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Wednesday, 21 February 2018


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Here's a great book https://www.amazon.com/Houghton-Library-1942-1967-Manuscripts-Publications/dp/0674408500 and at bargain prices, for anyone who loves books. With plates by, and printed at, Meriden Gravure.

IMHO, CD players now qualify as dinosaur technology; I lament the dissolution of the Red Book Standard!

One of my favorite audio toys is my beloved Sony D-25S, a legend in its own right, paired with Grado SR225s (no amp needed).

I have a tendency to sit on both sides of the aisle. Still use my Rega P3, but have developed a strong fondness for Tidal streaming music. I use a Sonic Frontiers SF40 EL34 tube amp in my office with a SS pre and in my main listening space I prefer my older McCormack 100 WPC SS amp with a tube pre.

I'm with you on roadsters, but having only one car I have Bimmer wagon, which gives me driving pleasure and carry it all convenience. I understand people wanting SUVs because they can sit higher and see out over the road, missing the point that it's because everyone has SUVs.

I do love books, but with my eyesight,iPad and Kindle have been a real treat. I miss bookmarking real books though and paging through them.

I have always been a color photographer, so I haven't really been moved by B&W, so I guess I am a Neanderthal in that regard.

In my youth, a slide rule was an incredible tool and I still have mine. Today, I consider it astounding that I once could actually discern those tiny individual lines!

Mike, WTF - no manuals in your roadsters?!?!?!
If you’re ever in New Orleans, stop into the James Michalopoulis gallery. I visit NOLA once a year and quitely revel in the oil paint smell in his gallery. I also like his work. Jim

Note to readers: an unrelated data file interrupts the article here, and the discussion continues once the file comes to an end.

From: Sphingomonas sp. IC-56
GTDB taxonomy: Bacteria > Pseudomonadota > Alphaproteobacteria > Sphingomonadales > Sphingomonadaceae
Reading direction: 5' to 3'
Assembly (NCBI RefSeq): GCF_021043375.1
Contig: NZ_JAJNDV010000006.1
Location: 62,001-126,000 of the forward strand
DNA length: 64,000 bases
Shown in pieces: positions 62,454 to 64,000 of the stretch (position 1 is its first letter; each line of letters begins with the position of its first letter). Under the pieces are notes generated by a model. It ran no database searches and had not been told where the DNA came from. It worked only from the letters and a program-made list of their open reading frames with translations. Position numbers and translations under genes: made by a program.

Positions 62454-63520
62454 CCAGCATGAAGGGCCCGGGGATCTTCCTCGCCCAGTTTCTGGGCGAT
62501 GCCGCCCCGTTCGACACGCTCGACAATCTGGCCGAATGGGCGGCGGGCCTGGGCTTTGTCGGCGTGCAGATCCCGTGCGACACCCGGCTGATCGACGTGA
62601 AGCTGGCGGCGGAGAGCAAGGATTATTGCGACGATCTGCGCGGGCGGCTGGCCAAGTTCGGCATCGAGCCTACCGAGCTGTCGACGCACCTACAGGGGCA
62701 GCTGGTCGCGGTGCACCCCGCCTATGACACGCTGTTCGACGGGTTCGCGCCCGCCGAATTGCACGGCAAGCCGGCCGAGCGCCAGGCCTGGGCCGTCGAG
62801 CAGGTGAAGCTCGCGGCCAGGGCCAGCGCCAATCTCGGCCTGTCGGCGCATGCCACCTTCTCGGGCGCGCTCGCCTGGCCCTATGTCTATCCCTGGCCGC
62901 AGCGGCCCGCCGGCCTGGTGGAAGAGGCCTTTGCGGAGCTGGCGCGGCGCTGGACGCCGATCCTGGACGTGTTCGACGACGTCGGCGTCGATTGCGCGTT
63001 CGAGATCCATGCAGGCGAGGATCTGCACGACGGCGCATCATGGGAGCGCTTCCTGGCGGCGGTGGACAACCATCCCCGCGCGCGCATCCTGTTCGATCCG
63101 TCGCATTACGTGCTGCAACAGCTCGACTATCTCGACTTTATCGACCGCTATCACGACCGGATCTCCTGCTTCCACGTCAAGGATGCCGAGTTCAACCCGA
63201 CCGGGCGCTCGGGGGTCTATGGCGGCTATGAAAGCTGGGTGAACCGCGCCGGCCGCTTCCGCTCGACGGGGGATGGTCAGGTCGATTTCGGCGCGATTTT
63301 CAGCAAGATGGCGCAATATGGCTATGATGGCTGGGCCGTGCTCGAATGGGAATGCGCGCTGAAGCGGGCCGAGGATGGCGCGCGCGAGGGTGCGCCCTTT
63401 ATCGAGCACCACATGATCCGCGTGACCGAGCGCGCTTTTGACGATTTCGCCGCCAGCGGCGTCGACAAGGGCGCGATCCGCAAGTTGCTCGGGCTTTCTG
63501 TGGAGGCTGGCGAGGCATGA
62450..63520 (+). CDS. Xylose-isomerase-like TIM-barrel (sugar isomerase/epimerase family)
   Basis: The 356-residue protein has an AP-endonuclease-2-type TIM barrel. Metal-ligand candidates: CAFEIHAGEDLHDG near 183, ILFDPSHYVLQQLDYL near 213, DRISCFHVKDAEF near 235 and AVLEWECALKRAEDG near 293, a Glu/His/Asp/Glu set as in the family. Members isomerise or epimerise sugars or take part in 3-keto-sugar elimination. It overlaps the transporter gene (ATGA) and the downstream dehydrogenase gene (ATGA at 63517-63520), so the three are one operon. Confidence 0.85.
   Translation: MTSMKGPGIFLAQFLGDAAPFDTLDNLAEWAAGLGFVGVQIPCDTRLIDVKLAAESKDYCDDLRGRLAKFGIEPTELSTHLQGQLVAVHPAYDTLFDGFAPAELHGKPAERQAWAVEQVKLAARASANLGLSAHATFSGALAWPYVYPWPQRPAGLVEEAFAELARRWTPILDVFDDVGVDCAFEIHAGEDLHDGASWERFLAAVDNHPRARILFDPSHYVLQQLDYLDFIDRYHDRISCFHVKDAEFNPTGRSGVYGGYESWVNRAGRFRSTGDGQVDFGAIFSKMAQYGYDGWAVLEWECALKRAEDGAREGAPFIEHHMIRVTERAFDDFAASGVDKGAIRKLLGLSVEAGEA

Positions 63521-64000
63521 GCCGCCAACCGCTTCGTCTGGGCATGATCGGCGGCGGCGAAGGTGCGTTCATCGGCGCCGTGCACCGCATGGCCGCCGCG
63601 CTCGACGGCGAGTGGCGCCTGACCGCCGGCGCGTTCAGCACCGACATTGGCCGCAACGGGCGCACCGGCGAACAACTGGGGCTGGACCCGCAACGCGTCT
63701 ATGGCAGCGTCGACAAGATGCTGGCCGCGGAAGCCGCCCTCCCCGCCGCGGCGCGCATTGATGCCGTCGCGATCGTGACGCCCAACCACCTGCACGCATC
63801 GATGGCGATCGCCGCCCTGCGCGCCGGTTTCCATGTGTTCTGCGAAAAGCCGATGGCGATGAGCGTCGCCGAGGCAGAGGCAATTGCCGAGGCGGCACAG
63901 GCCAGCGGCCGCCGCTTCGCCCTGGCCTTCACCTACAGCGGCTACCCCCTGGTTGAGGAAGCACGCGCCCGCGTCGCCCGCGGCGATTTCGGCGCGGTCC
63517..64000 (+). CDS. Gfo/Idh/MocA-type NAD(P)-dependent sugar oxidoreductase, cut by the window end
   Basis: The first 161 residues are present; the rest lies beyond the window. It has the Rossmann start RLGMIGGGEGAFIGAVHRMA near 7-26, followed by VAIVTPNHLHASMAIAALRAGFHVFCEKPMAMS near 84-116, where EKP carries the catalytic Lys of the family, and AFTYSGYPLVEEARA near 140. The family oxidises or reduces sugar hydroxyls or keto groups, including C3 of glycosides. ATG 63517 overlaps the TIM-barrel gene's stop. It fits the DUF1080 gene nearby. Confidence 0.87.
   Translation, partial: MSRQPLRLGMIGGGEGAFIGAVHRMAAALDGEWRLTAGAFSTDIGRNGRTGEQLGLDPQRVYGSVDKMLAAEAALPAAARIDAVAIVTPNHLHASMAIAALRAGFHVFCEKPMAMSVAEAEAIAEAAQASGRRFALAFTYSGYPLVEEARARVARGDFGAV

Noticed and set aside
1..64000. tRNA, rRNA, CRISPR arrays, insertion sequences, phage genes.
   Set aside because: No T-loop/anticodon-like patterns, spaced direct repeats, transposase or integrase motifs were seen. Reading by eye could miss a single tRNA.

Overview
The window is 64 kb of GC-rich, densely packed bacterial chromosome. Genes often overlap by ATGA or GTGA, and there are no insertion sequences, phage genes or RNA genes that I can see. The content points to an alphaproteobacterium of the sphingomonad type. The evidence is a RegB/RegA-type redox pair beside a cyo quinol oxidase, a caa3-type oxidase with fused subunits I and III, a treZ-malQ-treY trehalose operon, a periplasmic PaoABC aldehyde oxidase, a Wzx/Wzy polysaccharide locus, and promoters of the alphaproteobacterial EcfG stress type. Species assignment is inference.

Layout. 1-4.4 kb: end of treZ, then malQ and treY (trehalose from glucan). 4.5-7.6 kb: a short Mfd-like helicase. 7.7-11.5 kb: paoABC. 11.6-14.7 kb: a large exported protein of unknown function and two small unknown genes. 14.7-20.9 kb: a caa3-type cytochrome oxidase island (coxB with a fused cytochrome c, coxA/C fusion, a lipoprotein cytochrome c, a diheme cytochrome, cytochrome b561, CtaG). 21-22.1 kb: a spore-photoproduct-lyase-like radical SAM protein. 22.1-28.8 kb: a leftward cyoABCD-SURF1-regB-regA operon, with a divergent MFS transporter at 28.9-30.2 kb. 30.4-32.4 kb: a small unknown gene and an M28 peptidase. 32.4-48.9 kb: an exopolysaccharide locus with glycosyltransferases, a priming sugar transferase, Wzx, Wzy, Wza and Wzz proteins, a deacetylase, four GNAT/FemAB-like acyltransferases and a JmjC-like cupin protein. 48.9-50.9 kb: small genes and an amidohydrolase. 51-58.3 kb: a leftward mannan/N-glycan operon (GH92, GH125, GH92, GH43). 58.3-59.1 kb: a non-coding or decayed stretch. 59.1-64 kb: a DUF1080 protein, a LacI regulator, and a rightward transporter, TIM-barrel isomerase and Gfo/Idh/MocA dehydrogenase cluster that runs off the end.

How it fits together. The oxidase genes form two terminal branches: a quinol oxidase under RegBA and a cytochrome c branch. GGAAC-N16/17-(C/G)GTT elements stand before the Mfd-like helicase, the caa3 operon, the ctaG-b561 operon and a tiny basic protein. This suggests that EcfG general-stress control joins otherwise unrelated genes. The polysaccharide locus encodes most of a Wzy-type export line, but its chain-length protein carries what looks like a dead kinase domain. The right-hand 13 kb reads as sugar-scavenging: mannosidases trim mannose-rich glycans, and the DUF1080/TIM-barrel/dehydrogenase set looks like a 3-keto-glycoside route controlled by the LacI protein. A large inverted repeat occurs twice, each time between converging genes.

With mechanical things you're in control. With most modern devices, the software is in control. All you can do is ask nicely for it to work. Sometimes it does, sometimes it doesn't.

We're close to the same age so I feel like your list is calling out for simple responses sort-of like a poll:
Yes. Sort-of. No. Yes. It's complicated. YES! NO! Not really. Yes.

But it's just too tempting to delve into some of those things, so:

Vinyl: I still have my old records and turntable and so my 20-something daughter thinks I like vinyl so she buys me *new* vinyl for birthday gifts. And I haven't bothered to dissuade her yet ;-)

Roadsters: Oh, yeah, I'd love an old E-Jag but for me (and my budget) the elemental qualities of roadsters is also found in motorcycles and certain classic bicycles so I can be happy with that.

Tubes: No. Except my Bass-guitar amp has tubes but that's different.

Oil Paintings: a very close friend of my wife's is a painter and our house is full of oil paintings. I love them. I know I'm exceptionally lucky about that.

Books: I'm a librarian. I've spent most of my career finding and using alternatives to books. But my house is full of books. Did I say "It's complicated"? Yes, it is.

B&W film: Oh Yeah, Baby! I started shooting and developing film again about a year ago. It's tons of fun. It doesn't replace digital but it's an excellent change of pace. I could go on.

Horses: For some reason, I've always found them mildly threatening. But that's (obviously) just me.

Film Noir: I totally understand and respect classic genres of film but I've never really been able to learn and understand them. Maybe I just can't sit still long enough.

Prints: I do love prints. And for a couple of years I've been telling myself that I need to buy a new printer and get back to this. But I never have the time. Maybe I have to wait until I retire.

Now, I realize that some of my responses may almost have a defensive tone to them and I'm sure that's not what you intended but I think that's just because we're of the same generation (as are most of your readers, I'm sure!), and your post is such a thoughtful list of things that most of us would have come across during our time. It's almost like we're a bunch of dudes in the pub going, "you remember [thing x]? That was cool", and the other guy says "oh yeah, but I was never really into that, I alway's liked [thing y], in fact I still have one in the basement". To which we would all grin and say, "really!? You should get it out sometime!".